’Venom’ & ‘Venomous’

Venom and venomous were much in the news, following reports that a team of researchers in Brazil had made a discovery about snake venom that might prove useful in the battle against Covid-19.

Brazilian researchers have found that a molecule in the venom of a type of snake inhibited coronavirus reproduction in monkey cells, a possible first step toward a drug to combat the virus causing COVID-19.
— Leonardo Benassatto, Reuters, 31 Aug. 2021

Many people are careful to distinguish between venomous and poisonous, in the following manner: venomous is applied to things that inject a toxin (as through a bite or sting), and poisonous is applied to things that introduce a toxin through being eaten. Similar care is taken by some in distinguishing between venom and poison.

We provide definitions for venomous (“producing venom in a specialized gland and capable of inflicting injury or death”) and poisonous (“producing a toxic substance that causes injury or death when absorbed or ingested”) that observe this distinction. However, we also define venomous as “poisonous” and poisonous as “venomous.” We do not do this because we hate the biologists and want to make them cry: we do this because many people use these two words interchangeably, and it is our responsibility to record this usage.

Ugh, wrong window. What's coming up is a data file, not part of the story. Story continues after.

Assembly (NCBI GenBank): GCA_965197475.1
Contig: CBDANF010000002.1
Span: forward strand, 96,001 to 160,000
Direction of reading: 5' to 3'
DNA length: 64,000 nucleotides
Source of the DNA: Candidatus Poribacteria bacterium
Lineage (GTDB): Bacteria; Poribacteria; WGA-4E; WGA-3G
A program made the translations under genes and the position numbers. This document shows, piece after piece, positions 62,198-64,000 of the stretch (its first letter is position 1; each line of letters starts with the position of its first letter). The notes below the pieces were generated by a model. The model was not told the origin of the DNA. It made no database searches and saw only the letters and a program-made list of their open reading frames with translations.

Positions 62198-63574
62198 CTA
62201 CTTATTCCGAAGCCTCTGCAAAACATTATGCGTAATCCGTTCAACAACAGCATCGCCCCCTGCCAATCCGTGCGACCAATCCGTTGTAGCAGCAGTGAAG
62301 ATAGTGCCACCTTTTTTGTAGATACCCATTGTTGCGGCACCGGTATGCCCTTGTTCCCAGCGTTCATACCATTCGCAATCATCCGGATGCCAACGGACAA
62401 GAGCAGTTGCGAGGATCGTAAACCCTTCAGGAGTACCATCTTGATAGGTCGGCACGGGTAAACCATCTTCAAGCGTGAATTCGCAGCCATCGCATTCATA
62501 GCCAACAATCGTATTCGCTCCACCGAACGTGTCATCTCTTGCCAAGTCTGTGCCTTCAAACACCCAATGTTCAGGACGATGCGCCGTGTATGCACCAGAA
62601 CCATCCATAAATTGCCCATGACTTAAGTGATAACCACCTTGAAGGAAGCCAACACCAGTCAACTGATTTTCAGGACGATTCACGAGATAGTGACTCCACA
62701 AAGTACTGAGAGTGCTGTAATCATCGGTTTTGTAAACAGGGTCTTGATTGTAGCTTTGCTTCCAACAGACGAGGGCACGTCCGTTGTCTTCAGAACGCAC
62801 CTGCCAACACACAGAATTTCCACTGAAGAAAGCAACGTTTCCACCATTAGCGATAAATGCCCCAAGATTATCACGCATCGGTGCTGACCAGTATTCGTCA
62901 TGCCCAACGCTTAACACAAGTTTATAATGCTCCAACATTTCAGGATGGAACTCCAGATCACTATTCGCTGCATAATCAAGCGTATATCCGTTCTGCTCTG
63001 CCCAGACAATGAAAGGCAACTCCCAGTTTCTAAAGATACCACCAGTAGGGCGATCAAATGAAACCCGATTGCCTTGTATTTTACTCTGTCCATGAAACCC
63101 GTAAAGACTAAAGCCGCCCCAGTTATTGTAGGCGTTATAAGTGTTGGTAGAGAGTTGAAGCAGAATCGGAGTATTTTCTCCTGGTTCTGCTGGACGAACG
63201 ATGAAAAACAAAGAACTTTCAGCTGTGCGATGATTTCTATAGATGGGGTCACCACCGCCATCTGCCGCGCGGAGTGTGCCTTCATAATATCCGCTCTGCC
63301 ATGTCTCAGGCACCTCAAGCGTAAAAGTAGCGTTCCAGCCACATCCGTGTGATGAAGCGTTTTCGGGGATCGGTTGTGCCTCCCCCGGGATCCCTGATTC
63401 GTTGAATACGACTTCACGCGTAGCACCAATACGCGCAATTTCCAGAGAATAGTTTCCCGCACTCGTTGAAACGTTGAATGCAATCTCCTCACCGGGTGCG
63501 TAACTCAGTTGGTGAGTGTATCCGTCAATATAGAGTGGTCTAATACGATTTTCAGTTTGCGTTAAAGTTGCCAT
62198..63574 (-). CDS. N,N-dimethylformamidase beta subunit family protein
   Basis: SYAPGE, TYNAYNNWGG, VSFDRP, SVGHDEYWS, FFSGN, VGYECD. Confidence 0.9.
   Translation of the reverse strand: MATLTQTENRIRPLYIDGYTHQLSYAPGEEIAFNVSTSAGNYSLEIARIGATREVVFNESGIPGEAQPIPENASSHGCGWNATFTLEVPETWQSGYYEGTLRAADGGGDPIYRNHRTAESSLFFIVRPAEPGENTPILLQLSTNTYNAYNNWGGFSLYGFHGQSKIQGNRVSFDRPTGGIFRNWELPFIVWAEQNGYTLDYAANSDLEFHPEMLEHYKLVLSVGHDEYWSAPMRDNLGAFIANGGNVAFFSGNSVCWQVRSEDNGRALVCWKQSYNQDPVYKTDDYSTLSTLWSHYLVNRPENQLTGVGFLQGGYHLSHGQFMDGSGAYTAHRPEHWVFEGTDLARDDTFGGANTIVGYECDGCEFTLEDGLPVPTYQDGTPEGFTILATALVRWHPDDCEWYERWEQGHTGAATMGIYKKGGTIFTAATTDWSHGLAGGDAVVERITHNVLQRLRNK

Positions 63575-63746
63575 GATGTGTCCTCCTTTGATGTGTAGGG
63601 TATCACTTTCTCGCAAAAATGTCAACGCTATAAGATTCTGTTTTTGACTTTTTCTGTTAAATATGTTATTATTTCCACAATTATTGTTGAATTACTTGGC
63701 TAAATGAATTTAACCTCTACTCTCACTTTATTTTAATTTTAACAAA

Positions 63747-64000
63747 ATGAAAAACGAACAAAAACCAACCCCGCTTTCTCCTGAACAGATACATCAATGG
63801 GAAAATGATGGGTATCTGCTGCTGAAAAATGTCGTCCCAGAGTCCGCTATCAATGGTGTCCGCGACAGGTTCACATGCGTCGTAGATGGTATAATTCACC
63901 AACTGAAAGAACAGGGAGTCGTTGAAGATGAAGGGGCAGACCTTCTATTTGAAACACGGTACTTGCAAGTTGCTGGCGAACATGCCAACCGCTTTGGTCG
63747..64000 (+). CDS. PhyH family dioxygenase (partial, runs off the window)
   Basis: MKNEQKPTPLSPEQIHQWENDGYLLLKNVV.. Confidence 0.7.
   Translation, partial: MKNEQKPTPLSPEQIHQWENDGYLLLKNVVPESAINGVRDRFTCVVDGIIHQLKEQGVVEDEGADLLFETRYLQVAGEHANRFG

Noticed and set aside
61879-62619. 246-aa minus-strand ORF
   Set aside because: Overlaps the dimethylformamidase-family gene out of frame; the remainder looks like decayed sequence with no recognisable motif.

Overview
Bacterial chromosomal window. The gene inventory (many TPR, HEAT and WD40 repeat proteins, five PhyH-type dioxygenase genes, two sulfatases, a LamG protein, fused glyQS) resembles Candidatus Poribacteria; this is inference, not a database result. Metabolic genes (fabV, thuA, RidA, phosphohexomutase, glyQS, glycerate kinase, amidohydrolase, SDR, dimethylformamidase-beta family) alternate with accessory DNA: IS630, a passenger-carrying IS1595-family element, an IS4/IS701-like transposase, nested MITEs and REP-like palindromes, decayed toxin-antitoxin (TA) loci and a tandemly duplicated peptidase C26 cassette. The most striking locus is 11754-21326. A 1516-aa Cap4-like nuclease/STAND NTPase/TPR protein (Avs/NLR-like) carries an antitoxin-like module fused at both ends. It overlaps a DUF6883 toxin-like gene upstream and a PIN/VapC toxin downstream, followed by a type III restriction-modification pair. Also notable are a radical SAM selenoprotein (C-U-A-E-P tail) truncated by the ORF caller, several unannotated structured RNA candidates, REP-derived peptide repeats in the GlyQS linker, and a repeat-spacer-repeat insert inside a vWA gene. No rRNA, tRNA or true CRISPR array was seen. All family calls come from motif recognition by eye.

’Pragmatic’

Pragmatic spiked in lookups after a U.S. general used the word to describe the Taliban.

Asked about how the Taliban handled relations with the U.S. as the withdrawal entered its final stages, McKenzie said: “I will tell you that the Taliban have been very pragmatic and very businesslike as we have approached this withdrawal.”
— Myah Ward & Alexander Ward, Politico, 30 Aug. 2021

Pragmatic, in the sense employed by Gen. McKenzie, may be defined as “relating to matters of fact or practical affairs often to the exclusion of intellectual or artistic matters: practical as opposed to idealistic.” The adjective has additional meanings, including “busy,” “officious,” “opinionated” (all of which are now considered archaic), and “relating to or being in accordance with philosophical pragmatism.”

Our Antedating of the Week

Our antedating of the week is antichoice, defined as “antiabortion.” Our earliest known use of this word had previously come in 1978, but recent findings show that it had been in use for several years prior to this.

Mrs. Helen Smith: My own feeling about the abortion issue is that it isn’t a question of being pro or anti abortion but pro or anti choice.
Chicago Tribune, 27 Aug. 1973

Anyway, Sarah Weddington, president of the National Abortion Rights Action League, cut loose at Mrs. McCormack this week with a statement which most people couldn’t get out in one breath, namely: “Her candidacy and campaign techniques demonstrate a pattern to deceive potential contributors by failing to disclose without ambiguity that she is soliciting funds for her presidential candidacy and not for the anti-choice movement [those opposed to freedom of choice on abortion].”
— Nick Thimmesch, Newsday (Long Island, NY), 24 Feb. 1976